Stop Ticket Scalping in Australia

Go in the Poll to say how much you would pay for a Ticket – click on "Worldwide Polls" on the left. Report ticket scalping yourself.

The Law – part one

If you haven’t already downloaded an electronic (online) copy of the following “Consumers and the Ticket Market – Ticket Onselling in the Australian Market – the Final Report 2010“, you should do so, before it is taken off-line.   It is available as a PDF file (readable with the free Adobe Acrobat Reader programme, which you can download from here), at the following link.

http://archive.treasury.gov.au/documents/1914/PDF/Ticket_scalping_report.pdf

It was produced by the Commonwealth Consumer Affairs Advisory Council.  The Executive Summary states that ticket onselling itself (not neccesarily ticket scalping or selling tickets above their purchase price) does not cause significant “consumer detriment”, whatever that means.  It says this is often the result of “market forces” when high demand exceeds limited supply, and this is progressed by the fact that some people purchase at least 3 tickets at once, and by the fact that we now have the ( brave new world) of digital / online / internet on-selling.

The response of Stop Ticket Scalping in Australia to the opinion above is outlined in the second post of this Blog, titled “It’s not Just Economics“.

The Report and many people, economists and ordinary Jane Does or Jo Bloggs, say that ticket onselling as a secondary market (i.e. second after the original authorised ticketing outlet) has the advantage of making desirable tickets available to punters some time after when the tickets first go on sale.

The response of Stop Ticket Scalping in Australia to the above is why doesn’t the Ticket Vendor have a staggered release of the tickets, so they are not all sold out within a few minutes or a few hours of their one time release?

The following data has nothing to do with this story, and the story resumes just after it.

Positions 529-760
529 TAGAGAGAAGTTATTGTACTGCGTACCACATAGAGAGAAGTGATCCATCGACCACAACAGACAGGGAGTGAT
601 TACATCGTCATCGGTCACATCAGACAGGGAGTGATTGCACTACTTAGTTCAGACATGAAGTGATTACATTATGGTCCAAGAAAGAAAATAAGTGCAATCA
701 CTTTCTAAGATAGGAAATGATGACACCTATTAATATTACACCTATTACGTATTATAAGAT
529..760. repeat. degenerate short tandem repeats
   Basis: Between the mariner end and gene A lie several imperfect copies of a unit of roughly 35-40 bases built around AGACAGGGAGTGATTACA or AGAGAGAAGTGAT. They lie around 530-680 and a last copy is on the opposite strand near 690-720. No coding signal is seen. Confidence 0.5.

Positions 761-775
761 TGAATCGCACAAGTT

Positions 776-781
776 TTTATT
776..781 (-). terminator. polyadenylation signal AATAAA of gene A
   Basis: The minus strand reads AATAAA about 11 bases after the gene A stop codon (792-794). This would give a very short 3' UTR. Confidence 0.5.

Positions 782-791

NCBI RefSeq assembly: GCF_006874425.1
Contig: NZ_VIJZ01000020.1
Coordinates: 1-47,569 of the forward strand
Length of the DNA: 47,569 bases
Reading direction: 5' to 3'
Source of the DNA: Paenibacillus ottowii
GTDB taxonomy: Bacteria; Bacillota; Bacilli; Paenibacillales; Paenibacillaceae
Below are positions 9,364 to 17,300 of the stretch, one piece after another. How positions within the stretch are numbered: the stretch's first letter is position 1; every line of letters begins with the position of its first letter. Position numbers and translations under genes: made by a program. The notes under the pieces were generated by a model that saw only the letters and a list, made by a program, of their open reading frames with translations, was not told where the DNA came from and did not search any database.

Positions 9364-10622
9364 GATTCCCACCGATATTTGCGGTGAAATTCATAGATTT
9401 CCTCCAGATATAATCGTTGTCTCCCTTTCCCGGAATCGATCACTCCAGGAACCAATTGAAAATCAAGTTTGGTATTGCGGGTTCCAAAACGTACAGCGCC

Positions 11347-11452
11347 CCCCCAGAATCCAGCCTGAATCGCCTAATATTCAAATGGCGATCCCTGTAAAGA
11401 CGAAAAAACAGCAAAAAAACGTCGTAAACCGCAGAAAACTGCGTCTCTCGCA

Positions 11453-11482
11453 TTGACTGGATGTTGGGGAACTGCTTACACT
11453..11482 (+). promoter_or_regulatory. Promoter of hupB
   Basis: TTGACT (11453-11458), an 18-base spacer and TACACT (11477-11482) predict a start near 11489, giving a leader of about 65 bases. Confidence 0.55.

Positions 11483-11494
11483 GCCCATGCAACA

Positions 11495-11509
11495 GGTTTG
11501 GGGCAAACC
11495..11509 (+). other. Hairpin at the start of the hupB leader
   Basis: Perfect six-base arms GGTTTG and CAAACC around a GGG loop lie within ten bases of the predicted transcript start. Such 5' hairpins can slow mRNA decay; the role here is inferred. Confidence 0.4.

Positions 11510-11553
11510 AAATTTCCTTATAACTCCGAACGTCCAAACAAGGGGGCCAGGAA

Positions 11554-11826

Of course, we know, it is also the “consumer’s” (aka human being’s) responsibility to be aware when tickets are being released, in order to try to buy the ticket(s) they want before they sell out.   However, the issues should not be side-lined, or muddied.   The issue of this Blog is crystal clear – that Ticket Scalping should actually be out-lawed throughout Australia.  This Blog is not primarily asking for ticket sellers to regulate and better enforce their terms and conditions, or for vigilantes to report such breaches.

Stop Ticket Scalping in Australia believes that an Australia wide law making ticket scalping illegal will be a huge deterrent for would be “scalpers”.  The enforcement of this law would naturally be assisted by “consumers” reporting breaches, or in other words, reporting people breaking the law.   Someone might say it is “un-Australian” to report someone just trying to make a buck, and no doubt “free-market advocates” will be totally outraged by this opinion.   However, if you saw someone stealing a car or smashing a window, i.e. breaking a law, you would report it, wouldn’t you?

Yes, there are degrees of criminal or unethical acts by human beings, and many would say that ticket scalping does not have a severity that warrants such legislation, but the law is made up after all.   We used to not have a law saying seat-belts had to be worn in cars, or a law that bicyclists have to wear crash helmets.   We don’t have a law at the moment against ticket scalping, but of course, it is possible.

Part Two follows – click on “next post” to the right under “Navigation”

OR, click    here   to go to Part Two, about the Australian Consumer Law

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This entry was posted on 28/07/2012 by in Legislation and tagged , , , .

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